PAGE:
Last updated December 4, 2018
Dec 3, 2016
Dec 5, 2016

Texas City Flood December 2016

Texas City, TX

The Houston area experienced record-breaking rainfall late on Friday, December 2, through December 4. Coastal communities were hit especially hard. Texas City recorded 11 inches of rain over the course of several hours Saturday afternoon, with 48-hour rainfall totals reaching 12.66 inches. Galveston set a record for the date, December 3, with 7.6 inches of rain, while the Clear Lake area recorded about five inches of rainfall. Houston has seen a 167 percent increase in heavy downpours since the 1950s. One of the clearest changes in weather globally and across the United States is the increasing frequency of heavy rain.

Texas City record rainfall bears the classic signature of climate change

Record-setting rainfall left portions of Texas City underwater in early December 2016.

Emergency Management Officials reported that a record 11 inches of rain fell over the course of several hours on the afternoon of December 3,[1] with 48-hour rainfall totals reaching 12.66 inches.[2] Texas City hadn't seen this much rainfall in more than two decades.[3]

In Galveston, Texas, record amounts of rain had fallen by mid-morning on December 3.[3] The city recorded 7.68 inches by the end of the day, nearly tripling the previous record of 2.63 inches set in 1965 and setting a new record for the month of December.[4]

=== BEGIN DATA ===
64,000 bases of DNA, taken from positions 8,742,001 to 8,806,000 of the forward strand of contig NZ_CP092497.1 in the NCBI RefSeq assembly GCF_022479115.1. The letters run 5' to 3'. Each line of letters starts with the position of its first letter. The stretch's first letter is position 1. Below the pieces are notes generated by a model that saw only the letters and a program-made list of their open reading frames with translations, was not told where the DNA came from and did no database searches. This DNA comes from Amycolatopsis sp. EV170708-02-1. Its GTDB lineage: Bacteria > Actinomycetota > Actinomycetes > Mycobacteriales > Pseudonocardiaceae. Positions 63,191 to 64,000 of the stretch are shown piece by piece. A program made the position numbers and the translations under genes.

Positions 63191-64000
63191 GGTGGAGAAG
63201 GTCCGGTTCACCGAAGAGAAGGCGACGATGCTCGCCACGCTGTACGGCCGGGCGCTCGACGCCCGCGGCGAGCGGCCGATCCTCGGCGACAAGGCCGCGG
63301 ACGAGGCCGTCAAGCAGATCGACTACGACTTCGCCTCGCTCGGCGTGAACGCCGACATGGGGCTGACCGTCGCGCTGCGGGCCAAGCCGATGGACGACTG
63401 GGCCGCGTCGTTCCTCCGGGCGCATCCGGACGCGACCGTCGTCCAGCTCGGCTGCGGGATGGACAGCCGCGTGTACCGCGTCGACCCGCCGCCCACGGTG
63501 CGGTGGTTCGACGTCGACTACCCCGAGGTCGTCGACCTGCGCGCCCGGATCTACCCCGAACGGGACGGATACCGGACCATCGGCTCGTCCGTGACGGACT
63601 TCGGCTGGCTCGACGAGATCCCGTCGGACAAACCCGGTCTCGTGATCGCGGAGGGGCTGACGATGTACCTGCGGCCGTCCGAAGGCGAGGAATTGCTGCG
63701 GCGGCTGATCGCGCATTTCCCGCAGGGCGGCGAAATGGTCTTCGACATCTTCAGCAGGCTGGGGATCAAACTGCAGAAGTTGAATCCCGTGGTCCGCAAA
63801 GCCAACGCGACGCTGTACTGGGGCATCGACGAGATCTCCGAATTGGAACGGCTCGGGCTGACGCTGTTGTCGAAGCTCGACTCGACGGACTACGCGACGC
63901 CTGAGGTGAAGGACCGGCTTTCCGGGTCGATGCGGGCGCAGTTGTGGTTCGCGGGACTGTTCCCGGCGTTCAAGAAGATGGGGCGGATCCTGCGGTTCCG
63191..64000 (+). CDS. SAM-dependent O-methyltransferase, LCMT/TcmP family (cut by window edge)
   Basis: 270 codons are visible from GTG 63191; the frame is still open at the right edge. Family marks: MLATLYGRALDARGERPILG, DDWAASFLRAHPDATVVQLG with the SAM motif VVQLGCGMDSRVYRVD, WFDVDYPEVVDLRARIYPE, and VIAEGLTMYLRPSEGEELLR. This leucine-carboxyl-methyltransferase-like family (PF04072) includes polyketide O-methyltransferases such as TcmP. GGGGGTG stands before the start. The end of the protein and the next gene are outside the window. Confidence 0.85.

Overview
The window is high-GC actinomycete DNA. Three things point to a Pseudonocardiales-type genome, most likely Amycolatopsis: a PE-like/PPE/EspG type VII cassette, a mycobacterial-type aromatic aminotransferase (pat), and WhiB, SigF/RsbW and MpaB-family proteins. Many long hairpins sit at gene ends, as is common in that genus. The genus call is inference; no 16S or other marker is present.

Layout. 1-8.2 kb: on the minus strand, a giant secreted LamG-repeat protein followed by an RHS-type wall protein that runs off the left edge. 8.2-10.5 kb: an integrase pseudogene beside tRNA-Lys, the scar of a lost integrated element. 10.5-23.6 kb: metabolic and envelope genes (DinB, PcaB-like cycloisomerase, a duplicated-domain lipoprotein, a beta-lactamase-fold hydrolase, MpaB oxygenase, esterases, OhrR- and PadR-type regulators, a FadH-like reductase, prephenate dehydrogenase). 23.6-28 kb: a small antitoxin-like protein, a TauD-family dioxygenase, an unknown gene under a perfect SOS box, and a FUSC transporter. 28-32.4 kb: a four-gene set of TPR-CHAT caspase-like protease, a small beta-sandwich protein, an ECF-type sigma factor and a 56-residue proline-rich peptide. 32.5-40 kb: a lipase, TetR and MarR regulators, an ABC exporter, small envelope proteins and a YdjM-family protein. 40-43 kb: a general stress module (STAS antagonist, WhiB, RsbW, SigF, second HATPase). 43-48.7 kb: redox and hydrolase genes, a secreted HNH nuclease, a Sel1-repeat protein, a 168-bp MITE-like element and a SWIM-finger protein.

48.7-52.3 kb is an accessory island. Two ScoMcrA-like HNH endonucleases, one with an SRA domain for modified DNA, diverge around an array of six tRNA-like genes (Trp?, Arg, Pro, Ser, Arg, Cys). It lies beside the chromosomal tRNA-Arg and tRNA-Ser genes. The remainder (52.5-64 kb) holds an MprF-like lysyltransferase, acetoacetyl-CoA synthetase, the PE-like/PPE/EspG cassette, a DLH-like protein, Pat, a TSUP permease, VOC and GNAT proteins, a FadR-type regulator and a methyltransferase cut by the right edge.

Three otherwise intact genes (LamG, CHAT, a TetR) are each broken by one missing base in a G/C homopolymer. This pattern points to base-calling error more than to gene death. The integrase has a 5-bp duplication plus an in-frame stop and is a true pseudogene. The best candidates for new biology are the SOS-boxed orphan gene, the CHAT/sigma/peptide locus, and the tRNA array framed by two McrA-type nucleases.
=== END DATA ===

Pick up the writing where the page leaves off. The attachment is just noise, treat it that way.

The record-breaking rainfall is consistent with the trend toward more extreme rainfall as the world warms.

Extreme rains and floods are consistent with climate change trends

A warmer atmosphere holds more water vapor. And like a bigger bucket, a warmer atmosphere dumps more water when it rains.

Over the past century, the US has witnessed a 20 percent increase in the amount of precipitation falling in the heaviest downpours, which has dramatically increased the risk of flooding.[5] 

Since the 1980s, a larger percentage of precipitation has come in the form of intense single-day events, and nine of the top 10 years for extreme one-day precipitation events have occurred since 1990.[6]

Across the Great Plains, extreme precipitation has increased 16 percent from 1958 to 2012.[5] 

Houston has seen a 167 percent increase in heavy downpours since the 1950s.[7]